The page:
Center For Forest Disturbance Science (SRS RWU 4156)
The Center for Forest Disturbance Science is a research project of the US Forest Service Southern Research Station focused on the study of disturbance processes across scales and their risk of occurrence in order to develop innovative management strategies for reducing vulnerability of ecosystems to degradation.
News and Events
Land managers have a new tool in their firefighting arsenals that models forest fuels in three dimensions. These 3D fuel models developed by the USDA Forest Service have the potential to make firefighting and the management of controlled burns safer and less costly while helping to protect valuable natural resources.
Prescribed fires generate smoke, which can harm human health – especially in areas where humans and forests are close together. “Weather conditions are critical for prescribed fire, especially the effects of wind and humidity on smoke plume formation,” says Yongqiang Liu, USDA Forest Service research meteorologist.
Liu is the lead author of a modeling study that sought to identify specific weather conditions that allow formation of a large, well developed smoke plume that travel long distances during and after prescribed burning. This study is part of a national project called FASMEE, the Fire and Smoke Model Evaluation Experiment.
Demand for bioenergy is expected to grow – as much as 10 times larger than present. Woody crops such as poplar or loblolly pine have the potential to fuel this growth.
But where should such crops be planted? How to minimize transportation costs? Where are the opportunity zones? Where are the risks?
2018 ESRI Award for Best Scientific Paper in Geographic Information Systems
Marcus Williams, research meteorologist, and Christie Hawley, forest technician, with the Center For Forest Disturbance Science and their partners with the University of Georgia have been recognized as the first place recipients of the 2018 ESRI Award for Best Scientific Paper in Geographic Information Systems by the Imaging and Geospatial Information Society. This study, Mapping the Spatio-Temporal Evolution of Irrigation in the Coastal Plain of Georgia, USA, maps the spatial and temporal evolution of acres irrigated in the coastal plain of Georgia over a 38 year period and at a sub-county scale.
When U.S. Forest Service Southern Research Station research ecologist Mac Callaham and post-doctoral researcher David Coyle, D.B. Warnell School of Forest Resources, were teaching a class together at the University of Georgia, they decided to involve their students in writing a manuscript. The paper aimed to call attention to a subject that in recent years has received too little love from the scientific community: soil fauna and how various kinds of environmental disturbances affected soil invertebrates.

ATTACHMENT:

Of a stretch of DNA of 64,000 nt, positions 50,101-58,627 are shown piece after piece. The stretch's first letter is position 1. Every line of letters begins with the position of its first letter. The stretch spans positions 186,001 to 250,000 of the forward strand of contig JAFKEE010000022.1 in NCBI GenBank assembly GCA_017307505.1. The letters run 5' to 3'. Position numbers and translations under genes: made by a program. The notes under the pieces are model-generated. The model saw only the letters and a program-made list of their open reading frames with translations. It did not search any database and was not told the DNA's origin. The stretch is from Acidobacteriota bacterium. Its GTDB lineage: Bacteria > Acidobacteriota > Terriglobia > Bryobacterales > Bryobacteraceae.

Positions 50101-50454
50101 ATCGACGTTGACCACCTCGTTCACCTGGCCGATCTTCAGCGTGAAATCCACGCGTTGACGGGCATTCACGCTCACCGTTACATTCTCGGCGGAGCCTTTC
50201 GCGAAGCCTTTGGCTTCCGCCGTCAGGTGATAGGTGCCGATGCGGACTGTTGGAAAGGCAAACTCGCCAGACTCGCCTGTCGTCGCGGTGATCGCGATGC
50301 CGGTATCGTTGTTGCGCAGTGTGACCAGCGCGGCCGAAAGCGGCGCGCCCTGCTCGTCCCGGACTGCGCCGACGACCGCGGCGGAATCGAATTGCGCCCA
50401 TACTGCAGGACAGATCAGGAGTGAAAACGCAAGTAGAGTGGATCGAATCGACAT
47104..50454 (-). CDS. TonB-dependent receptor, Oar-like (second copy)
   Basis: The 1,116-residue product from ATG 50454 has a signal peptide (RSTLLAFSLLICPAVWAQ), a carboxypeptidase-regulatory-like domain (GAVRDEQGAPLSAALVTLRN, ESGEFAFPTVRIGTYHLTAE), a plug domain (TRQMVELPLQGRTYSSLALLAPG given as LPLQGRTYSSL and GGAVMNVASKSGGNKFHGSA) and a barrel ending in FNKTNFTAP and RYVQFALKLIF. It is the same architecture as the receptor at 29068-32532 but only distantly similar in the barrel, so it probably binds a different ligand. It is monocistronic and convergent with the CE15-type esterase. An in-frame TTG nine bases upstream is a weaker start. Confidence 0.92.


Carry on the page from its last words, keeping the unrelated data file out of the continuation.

Dry weather – and huge wildfires – are common. “Climate change would modify fuel moisture and wildland fires dramatically across the United States,” says Yongqiang Liu. Liu is a U.S. Forest Service research meteorologist who recently investigated climate impacts on fuel moisture. His study was published in the journal Ecohydrology.
Flowering plants and pollinators depend on each other. It’s a global truism, and it’s true on a 440 acre blueberry farm in northern Florida.
“Bumblebees are extremely efficient pollinators,” says U.S. Forest Service research ecologist Joseph O’Brien. “In the time it takes a honeybee to pollinate a single blueberry flower, a bumblebee can pollinate as many as six.”
Setting a forest on fire is not what you would call a typical a spring break activity. Sixteen graduate and undergraduate students from the University of Georgia (UGA) did just that during a course in wildland fire science at Savannah River Ecology Lab at the Savannah River Site in Georgia.
The course, Wildland Fire, is the first of its kind at UGA and was developed and taught by U.S. Forest Service SRS research ecologist Joe O’Brien and forester Ben Hornsby, along with UGA Warnell School of Forestry faculty Doug Aubrey.
Longleaf pine ecosystems are among the most threatened in the U.S., and managers across the southeast are prioritizing longleaf restoration. The conventional approach calls for removing hardwood trees such as oak.
“Hardwood reduction techniques are commonly deemed necessary for ecological restoration of longleaf pine ecosystems,” says U.S. Forest Service research ecologist Louise Loudermilk. “Hardwoods are presumed competitors with longleaf pine seedlings.”
Center for Forest Disturbance Science (SRS RWU 4156)
Forestry Sciences Laboratory
Athens, GA 30602
Clemson, SC 29634